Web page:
Online Consults On the Rise; Credentials Matter
The British Association of Aesthetic Plastic Surgeons (BAAPS) is reporting a “massive upswing” in demand for virtual consultations during lockdown, but urges the public to remain cautious.
Despite predicted financial strains being felt across the country, cosmetic surgery patients have still been researching procedures during their time at home. In fact, there has been a universal surge in surgeons offering virtual consultations, with some BAAPS members seeing a 60-70 percent rise.
“There are clear advantages to doing a video consultation, including the fact that you do not need to take a day off work to see your doctor and do not need to find the clinic and make your way there,” says Rajan Uppal, consultant plastic surgeon and BAAPS member, in a news release. “This is especially true if you go to a new town and are traveling some distance. The video consultation means there is no travel involved at all which can be expensive for some patients traveling long distance. A video consultation can also be organized much more easily than a face-to-face consultation with most clinics and surgeons. Some patients are more likely to book a video consultation rather than actually go and see a surgeon face-to-face in the first instance.”
Safety is always a top priority and BAAPS urges patients to ensure that that they find a surgeon who is registered and has all the appropriate qualifications. Surgeons who are members of professional organizations, such as BAAPS, will also be audited annually and held accountable when it comes to maintaining their knowledge and training.
They also urge caution when it comes to making decisions based solely on online reviews. While online reviews and photographs can be an essential part of choosing a surgeon, they do not necessarily represent all leaders in the field.
Another important factor when having a cosmetic surgery consultation online is privacy, especially when you may be showing intimate parts of your body to the surgeon.
Dan Marsh, consultant plastic surgeon and BAAPS Honorary Secretary says, “The issues that need to be discussed about virtual consultations include confidentiality, whether they are recorded and if there is a chaperone present for undressing to show intimate parts of the body. Please check the privacy and confidentiality statements on the website of the clinic or surgeon that you are seeing. The video consultation should be followed by a clinical examination face-to-face before planning any surgery. There also needs to be a 14-day cooling off period which can tie up with the 14 days self-isolation required currently.”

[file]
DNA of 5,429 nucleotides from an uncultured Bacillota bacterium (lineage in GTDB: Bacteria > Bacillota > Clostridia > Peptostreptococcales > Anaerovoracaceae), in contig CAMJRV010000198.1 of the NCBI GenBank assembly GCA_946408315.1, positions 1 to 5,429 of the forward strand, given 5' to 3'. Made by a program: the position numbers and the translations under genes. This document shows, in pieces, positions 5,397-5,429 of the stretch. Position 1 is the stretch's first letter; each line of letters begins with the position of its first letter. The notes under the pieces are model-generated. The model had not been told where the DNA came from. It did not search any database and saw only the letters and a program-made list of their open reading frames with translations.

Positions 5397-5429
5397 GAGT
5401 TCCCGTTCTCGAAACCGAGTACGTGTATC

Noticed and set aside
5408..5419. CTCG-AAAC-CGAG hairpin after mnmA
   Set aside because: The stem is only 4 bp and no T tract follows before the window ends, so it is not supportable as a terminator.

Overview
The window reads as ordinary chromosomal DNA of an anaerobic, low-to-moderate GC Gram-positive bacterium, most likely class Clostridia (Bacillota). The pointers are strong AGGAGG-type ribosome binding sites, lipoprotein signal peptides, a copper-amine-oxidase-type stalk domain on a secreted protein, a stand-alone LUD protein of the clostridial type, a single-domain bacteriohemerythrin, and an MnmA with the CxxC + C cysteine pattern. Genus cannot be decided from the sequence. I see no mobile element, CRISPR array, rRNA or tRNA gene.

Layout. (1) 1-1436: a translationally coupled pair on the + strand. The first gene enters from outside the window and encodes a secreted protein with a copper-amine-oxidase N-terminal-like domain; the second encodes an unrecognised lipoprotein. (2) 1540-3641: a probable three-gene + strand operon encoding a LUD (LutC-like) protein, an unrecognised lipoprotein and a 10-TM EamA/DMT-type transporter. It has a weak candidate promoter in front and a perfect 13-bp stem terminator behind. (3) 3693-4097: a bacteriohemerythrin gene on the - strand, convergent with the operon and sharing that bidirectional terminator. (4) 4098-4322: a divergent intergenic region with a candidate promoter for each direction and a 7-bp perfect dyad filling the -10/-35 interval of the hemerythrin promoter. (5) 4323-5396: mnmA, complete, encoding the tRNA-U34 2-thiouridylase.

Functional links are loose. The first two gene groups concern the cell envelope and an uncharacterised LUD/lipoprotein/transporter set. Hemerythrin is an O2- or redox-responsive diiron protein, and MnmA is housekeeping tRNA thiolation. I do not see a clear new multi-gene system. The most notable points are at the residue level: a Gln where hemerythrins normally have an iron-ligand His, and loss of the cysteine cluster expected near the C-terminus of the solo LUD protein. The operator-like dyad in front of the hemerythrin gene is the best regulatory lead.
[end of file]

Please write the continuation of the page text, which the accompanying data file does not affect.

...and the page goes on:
BAAPS Vice President & consultant plastic and hand surgeon Mary O’Brien adds, “Undressing on video to expose intimate parts of the body does not allow a proper clinical examination and perhaps should be avoided.
“Patients need to understand before booking their video consultation, many of which will be charged for, that not every provider can offer a date for surgery at the moment and, even if they can, it may be subject to change.
“Also, if patients are booking Zoom consultations with surgeons based a significant distance away from where they live, there needs to be consideration of where the actual surgery will take place and how they can access post-operative care in the event of a complication if they have been treated a long-distance away.”
BAAPS says that the prevalence of coronavirus has made patients cautious in going to see a surgeon in a hospital. Although there is some uncertainty as to the safety of having surgery, reputable clinics and surgeons will have established protocols in place developed along national standards that will protect patients and staff. In many cases this will involve a period of isolation before surgery and taking nasal swabs two days before an operation, although protocols differ in different regions of the country. Surgeons may also be tested themselves to make sure they are not infected with the virus.
New InfoGraphic EDucates on Rashes V. COVID Toes
Skin signs of COVID-19 infection are a gowing concern. A new infographic from First Derm compares and contrasts rashes associated with COVID-19.